ETNIES CAMBER CRANK SHOE REVIEW
Review by Robert Johnston
Photos by Adam Lievesley
Following feedback from the mountain bike community, who shared my concerns with the ultimate grip on the Marana Mid crank tested previously, Etnies and Michelin went back to the drawing board to produce a revised offering. The Camber Crank is the product of this revision, targeting increased grip whilst maintaining tread durability to provide riders with a shoe that should continue to impress ride after ride.
For the Camber Cranks, Michelin offered up a new rubber compound termed OC3X which they claim to offer 3x increased grip whilst also providing improved durability and damping. They revised their tread pattern on the sole to focus on obtaining the best pedal engagement possible and added lugged sections to the heel and toe to bite into the terrain when walking. A stiff TPU shank is featured to transfer power and reduce foot fatigue without adding too much thickness below your foot; with Etnies’ classic Pro1 insole and STI Evolution foam midsole taking the sting out of the impacts. The outer features a weather resistant Action Nubuck material that repels the ingress of water and resists abrasion, which should help to keep the Camber Crank looking fresh for the long term. The tongue is gusseted to keep trail debris out and has a pocket at the top to allow for the laces to be tucked out of harms’ way. With previous Etnies models falling short of my expectations for aggressive riding, I was very excited to find out how all this added up out on the trail.
It took all of 30 seconds for me to realize that the Camber Crank is a big departure from the previous Etnies Crank series shoes I had tested. Although they are still unmistakably Etnies in looks the materials used have a much more purposeful, less “skate” feel to them; with the sole being almost tacky to the touch and the outer material clearly being more suitable to muddy environments than the suede and other materials used previously. Do not let these pictures fool you, the Camber Crank is not scared of use out in the mountains. The fit is still very much Etnies, with bang on average portions and plenty of space for those with a higher instep – those with more svelte feet will need to cinch down the laces tight for the best connection with the foot, but no more so than most flat pedal shoes.
The first step on a set of pedals confirmed that Michelin had delivered a sole that greatly exceeds the grip levels of their previous offerings, with a level of traction that is a solid 90% of the best in the market. I am sure I am not alone in finding problems with too much grip keeping your foot on the pedal at a weird angle on some other shoes, but this was never an issue with the Camber Crank shoes. Yet there was not a single instance throughout testing where I was left wishing for more grip, even though the entire test was conducted in seriously wet and muddy conditions. I can only imagine it’s the shallowness of the sole tread combined with the very tractive rubber that allow for this, avoiding the pedal pins from becoming overly “locked” into the pedals as can happen in some other brands’ deeper recesses. This easy repositioning also makes them an absolute dream for dirt jump and BMX riding – you can easily remove your foot from the pedals when you want to, but they will firmly latch back on when needed. The excellent feel from the previous Michelin sole has also remained, offering a great balance of cushion and feel that ensures you know exactly what is happening on the pedals.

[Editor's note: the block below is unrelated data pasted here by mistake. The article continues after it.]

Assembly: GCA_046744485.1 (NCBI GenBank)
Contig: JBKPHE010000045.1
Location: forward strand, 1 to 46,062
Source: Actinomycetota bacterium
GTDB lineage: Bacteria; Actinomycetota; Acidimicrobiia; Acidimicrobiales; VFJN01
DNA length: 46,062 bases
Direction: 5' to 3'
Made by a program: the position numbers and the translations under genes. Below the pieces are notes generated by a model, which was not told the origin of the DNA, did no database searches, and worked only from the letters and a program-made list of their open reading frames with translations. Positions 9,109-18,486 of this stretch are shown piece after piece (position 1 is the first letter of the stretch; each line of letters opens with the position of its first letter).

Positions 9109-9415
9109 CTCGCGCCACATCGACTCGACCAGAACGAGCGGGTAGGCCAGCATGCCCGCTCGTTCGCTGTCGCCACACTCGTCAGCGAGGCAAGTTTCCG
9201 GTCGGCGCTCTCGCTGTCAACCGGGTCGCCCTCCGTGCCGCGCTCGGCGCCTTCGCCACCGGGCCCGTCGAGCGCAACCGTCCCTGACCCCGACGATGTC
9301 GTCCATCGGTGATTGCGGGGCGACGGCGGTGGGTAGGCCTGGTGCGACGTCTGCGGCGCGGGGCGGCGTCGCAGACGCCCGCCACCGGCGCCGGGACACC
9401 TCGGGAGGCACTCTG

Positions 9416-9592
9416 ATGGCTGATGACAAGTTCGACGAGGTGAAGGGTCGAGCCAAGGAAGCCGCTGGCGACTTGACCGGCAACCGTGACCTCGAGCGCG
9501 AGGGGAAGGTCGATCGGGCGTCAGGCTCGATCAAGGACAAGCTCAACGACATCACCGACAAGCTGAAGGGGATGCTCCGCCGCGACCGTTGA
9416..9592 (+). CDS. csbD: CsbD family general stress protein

This tread shallowness does unfortunately mean that the Camber Crank shoes struggle when walking with the bike in the wet, as even the lugged sections struggled to find purchase in the worst mud. By the end of testing there was a little scarring on the rubber from the pedal pins, but nothing out of the ordinary and certainly no cause for concern. As the looks suggested, the weather resistance of the outer is another strong suit, with most moisture being shrugged off without an issue; and them cleaning up particularly well when hosed off after a gloopy ride. The lining proved to dry quickly after wet rides too, without the need to get any newspaper or serious heat involved.
Unfortunately, the low cut around the ankles prevents the Camber Crank from being completely weather sealed, as the water can get over the low-cut cuff and infiltrate your socks. This low cut also exposes your ankles to the crankarm and trail obstacles, meaning they are not the most protective offering. The flip side of this is the cut affords great maneuverability and reduces the overall heat of the shoe on your foot – I would like to suggest that they sit in the middle of the scale in terms of heat management but would need to test them in some mid-summer conditions to confirm this. The lace pocket on the tongue also proved to be fairly useless for me, as I found it couldn’t be used when the shoes were laced up fully and done up tight, but this didn’t prove to be a major issue.
The Wolf’s Last Word
Etnies, can you please create a mid-top version of these? I have no doubt that it would be my favorite riding shoe out there for many of my rides. Combining a grippy sole that still allows for easy foot repositioning with excellent pedal feel and great materials; Etnies have come so close to striking pure gold with these Camber cranks. The low cut is not to my preference and reduces the ultimate protection and weather resistance of the shoe, but otherwise Etnies have left very little to complain about and have placed themselves right up near the top of the ladder in the mountain bike shoe market.
Excellent pedal feel
Grippy without being “grabby”
No ankle protection
Limited walking traction
Unusable lace pocket
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